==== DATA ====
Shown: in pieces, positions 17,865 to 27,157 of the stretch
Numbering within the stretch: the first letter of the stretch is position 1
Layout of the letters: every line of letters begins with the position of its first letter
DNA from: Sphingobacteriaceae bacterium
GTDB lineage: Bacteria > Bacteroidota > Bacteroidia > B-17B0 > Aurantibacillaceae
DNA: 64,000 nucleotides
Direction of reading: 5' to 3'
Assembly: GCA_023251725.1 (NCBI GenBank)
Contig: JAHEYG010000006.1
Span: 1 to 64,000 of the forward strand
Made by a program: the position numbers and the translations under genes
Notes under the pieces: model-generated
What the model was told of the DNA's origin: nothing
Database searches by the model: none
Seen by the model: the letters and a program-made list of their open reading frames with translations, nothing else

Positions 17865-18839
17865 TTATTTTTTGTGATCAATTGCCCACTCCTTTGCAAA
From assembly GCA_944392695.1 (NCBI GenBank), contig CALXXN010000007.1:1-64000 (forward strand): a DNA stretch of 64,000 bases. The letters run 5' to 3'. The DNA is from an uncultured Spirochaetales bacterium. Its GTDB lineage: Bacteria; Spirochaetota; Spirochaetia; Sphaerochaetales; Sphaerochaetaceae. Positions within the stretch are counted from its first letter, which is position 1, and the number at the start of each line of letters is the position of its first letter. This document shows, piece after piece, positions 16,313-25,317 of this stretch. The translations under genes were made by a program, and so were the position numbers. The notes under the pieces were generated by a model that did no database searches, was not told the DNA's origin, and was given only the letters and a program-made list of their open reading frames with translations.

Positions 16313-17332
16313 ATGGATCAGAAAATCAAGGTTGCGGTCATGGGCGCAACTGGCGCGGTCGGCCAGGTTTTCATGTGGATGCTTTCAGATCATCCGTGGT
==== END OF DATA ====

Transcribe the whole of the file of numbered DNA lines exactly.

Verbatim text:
Shown: in pieces, positions 17,865 to 27,157 of the stretch
Numbering within the stretch: the first letter of the stretch is position 1
Layout of the letters: every line of letters begins with the position of its first letter
DNA from: Sphingobacteriaceae bacterium
GTDB lineage: Bacteria > Bacteroidota > Bacteroidia > B-17B0 > Aurantibacillaceae
DNA: 64,000 nucleotides
Direction of reading: 5' to 3'
Assembly: GCA_023251725.1 (NCBI GenBank)
Contig: JAHEYG010000006.1
Span: 1 to 64,000 of the forward strand
Made by a program: the position numbers and the translations under genes
Notes under the pieces: model-generated
What the model was told of the DNA's origin: nothing
Database searches by the model: none
Seen by the model: the letters and a program-made list of their open reading frames with translations, nothing else

Positions 17865-18839
17865 TTATTTTTTGTGATCAATTGCCCACTCCTTTGCAAA
From assembly GCA_944392695.1 (NCBI GenBank), contig CALXXN010000007.1:1-64000 (forward strand): a DNA stretch of 64,000 bases. The letters run 5' to 3'. The DNA is from an uncultured Spirochaetales bacterium. Its GTDB lineage: Bacteria; Spirochaetota; Spirochaetia; Sphaerochaetales; Sphaerochaetaceae. Positions within the stretch are counted from its first letter, which is position 1, and the number at the start of each line of letters is the position of its first letter. This document shows, piece after piece, positions 16,313-25,317 of this stretch. The translations under genes were made by a program, and so were the position numbers. The notes under the pieces were generated by a model that did no database searches, was not told the DNA's origin, and was given only the letters and a program-made list of their open reading frames with translations.

Positions 16313-17332
16313 ATGGATCAGAAAATCAAGGTTGCGGTCATGGGCGCAACTGGCGCGGTCGGCCAGGTTTTCATGTGGATGCTTTCAGATCATCCGTGGT